Bitcoin is reportedly becoming the latest ‘headache’ for matrimonial lawyers.
Specifically, two particular characteristics of Bitcoin (and other cryptocurrencies) make reaching a settlement difficult; anonymity and volatility.
The identification of Bitcoin holdings, where one party is not forthcoming, is likely to be an exercise of finding a needle in a (field of) haystack(s). Bitcoin transactions, although all published, hide personal information. As such, where one party suspects another of hiding funds as Bitcoin, the initial identification of the ‘missing funds’ parties may be possible using assumptions of date and amount, however, any further asset tracing would be complex.
Even when the ownership of Bitcoin is known, how should it be quantified in reaching a settlement? To put this into perspective, in the last three months alone, the value of Bitcoin has fluctuated from c$7k to c$20k and back down to c$7k. It has even experienced falls of 30% within a day.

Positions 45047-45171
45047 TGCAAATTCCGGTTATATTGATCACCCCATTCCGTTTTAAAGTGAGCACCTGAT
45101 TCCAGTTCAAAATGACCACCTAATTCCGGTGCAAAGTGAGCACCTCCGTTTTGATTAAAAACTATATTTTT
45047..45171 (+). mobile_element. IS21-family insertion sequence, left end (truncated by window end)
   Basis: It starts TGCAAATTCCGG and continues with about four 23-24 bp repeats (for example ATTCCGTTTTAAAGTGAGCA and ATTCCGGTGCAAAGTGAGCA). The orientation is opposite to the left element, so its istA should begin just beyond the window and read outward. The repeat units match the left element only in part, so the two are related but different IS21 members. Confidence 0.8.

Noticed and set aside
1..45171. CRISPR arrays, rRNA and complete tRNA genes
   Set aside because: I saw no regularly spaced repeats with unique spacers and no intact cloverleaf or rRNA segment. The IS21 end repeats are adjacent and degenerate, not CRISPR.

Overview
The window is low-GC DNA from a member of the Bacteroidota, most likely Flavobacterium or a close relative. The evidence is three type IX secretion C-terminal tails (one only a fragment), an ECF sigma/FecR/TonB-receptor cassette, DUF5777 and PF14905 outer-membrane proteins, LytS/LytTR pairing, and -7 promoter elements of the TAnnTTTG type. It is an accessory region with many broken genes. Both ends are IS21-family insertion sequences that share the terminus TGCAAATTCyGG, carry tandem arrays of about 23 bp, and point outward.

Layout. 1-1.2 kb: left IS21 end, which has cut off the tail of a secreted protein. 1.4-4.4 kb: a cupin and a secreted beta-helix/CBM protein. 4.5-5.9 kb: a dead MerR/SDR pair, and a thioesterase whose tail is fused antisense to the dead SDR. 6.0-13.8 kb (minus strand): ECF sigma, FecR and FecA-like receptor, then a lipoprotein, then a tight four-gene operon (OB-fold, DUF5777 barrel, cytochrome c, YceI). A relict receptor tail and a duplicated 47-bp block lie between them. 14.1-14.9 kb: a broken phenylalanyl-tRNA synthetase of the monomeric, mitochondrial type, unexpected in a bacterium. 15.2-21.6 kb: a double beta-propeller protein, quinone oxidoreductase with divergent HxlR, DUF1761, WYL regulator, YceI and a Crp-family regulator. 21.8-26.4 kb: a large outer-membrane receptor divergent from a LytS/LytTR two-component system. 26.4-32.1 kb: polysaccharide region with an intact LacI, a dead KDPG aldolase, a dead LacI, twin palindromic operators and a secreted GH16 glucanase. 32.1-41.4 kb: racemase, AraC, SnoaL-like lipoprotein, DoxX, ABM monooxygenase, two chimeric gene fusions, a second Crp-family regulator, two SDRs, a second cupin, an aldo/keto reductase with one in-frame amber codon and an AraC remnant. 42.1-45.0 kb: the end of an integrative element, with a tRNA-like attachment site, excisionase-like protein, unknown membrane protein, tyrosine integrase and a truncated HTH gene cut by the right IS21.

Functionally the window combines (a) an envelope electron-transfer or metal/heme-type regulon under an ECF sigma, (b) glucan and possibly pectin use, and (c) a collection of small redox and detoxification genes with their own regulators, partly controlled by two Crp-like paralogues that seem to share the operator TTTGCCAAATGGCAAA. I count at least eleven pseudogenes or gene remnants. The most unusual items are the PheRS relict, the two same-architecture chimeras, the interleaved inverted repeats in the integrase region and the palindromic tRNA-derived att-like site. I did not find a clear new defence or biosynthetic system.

Thus, the date (and time) on which Bitcoin is valued will have a significant impact on the value of a couples’ assets. The date of valuation, as with other aspects of divorce valuation, is ultimately a matter for the Court. Once a date is decided on, it then becomes a simple matter of calculating the exchange. Of course an alternative would be to transfer part of the Bitcoin holding from one party to another, although that could be fraught with concern and difficulty for the uninitiated.
How these issues play out in Court proceedings or settlement agreements is an issue that may well become run-of-the-mill in years to come but at this stage is likely to cause concern to all involved.